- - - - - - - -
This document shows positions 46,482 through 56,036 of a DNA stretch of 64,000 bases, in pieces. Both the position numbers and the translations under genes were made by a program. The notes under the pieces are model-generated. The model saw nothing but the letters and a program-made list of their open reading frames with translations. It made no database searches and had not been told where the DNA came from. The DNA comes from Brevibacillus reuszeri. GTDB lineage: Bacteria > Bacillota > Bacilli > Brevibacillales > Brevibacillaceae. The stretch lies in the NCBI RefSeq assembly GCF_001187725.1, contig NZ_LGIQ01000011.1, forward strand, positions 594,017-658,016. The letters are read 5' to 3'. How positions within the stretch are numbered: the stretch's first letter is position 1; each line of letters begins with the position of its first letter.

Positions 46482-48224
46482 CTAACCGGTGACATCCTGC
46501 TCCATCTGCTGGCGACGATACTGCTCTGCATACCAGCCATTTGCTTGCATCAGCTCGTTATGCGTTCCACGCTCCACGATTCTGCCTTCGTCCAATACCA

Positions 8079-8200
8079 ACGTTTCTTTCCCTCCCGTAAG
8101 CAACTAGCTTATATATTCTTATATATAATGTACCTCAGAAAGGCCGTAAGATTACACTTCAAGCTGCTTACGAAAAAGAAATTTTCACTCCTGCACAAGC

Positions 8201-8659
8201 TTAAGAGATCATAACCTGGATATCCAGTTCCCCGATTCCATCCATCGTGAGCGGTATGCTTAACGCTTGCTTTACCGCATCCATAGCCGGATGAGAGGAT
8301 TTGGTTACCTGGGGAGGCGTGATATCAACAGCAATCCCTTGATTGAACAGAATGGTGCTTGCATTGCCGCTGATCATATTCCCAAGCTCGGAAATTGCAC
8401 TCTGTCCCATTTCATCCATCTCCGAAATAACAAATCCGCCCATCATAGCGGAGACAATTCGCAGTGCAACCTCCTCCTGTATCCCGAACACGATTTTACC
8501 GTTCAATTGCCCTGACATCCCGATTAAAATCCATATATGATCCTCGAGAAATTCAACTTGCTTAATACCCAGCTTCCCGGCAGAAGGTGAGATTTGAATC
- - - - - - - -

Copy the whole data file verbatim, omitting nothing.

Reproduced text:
This document shows positions 46,482 through 56,036 of a DNA stretch of 64,000 bases, in pieces. Both the position numbers and the translations under genes were made by a program. The notes under the pieces are model-generated. The model saw nothing but the letters and a program-made list of their open reading frames with translations. It made no database searches and had not been told where the DNA came from. The DNA comes from Brevibacillus reuszeri. GTDB lineage: Bacteria > Bacillota > Bacilli > Brevibacillales > Brevibacillaceae. The stretch lies in the NCBI RefSeq assembly GCF_001187725.1, contig NZ_LGIQ01000011.1, forward strand, positions 594,017-658,016. The letters are read 5' to 3'. How positions within the stretch are numbered: the stretch's first letter is position 1; each line of letters begins with the position of its first letter.

Positions 46482-48224
46482 CTAACCGGTGACATCCTGC
46501 TCCATCTGCTGGCGACGATACTGCTCTGCATACCAGCCATTTGCTTGCATCAGCTCGTTATGCGTTCCACGCTCCACGATTCTGCCTTCGTCCAATACCA

Positions 8079-8200
8079 ACGTTTCTTTCCCTCCCGTAAG
8101 CAACTAGCTTATATATTCTTATATATAATGTACCTCAGAAAGGCCGTAAGATTACACTTCAAGCTGCTTACGAAAAAGAAATTTTCACTCCTGCACAAGC

Positions 8201-8659
8201 TTAAGAGATCATAACCTGGATATCCAGTTCCCCGATTCCATCCATCGTGAGCGGTATGCTTAACGCTTGCTTTACCGCATCCATAGCCGGATGAGAGGAT
8301 TTGGTTACCTGGGGAGGCGTGATATCAACAGCAATCCCTTGATTGAACAGAATGGTGCTTGCATTGCCGCTGATCATATTCCCAAGCTCGGAAATTGCAC
8401 TCTGTCCCATTTCATCCATCTCCGAAATAACAAATCCGCCCATCATAGCGGAGACAATTCGCAGTGCAACCTCCTCCTGTATCCCGAACACGATTTTACC
8501 GTTCAATTGCCCTGACATCCCGATTAAAATCCATATATGATCCTCGAGAAATTCAACTTGCTTAATACCCAGCTTCCCGGCAGAAGGTGAGATTTGAATC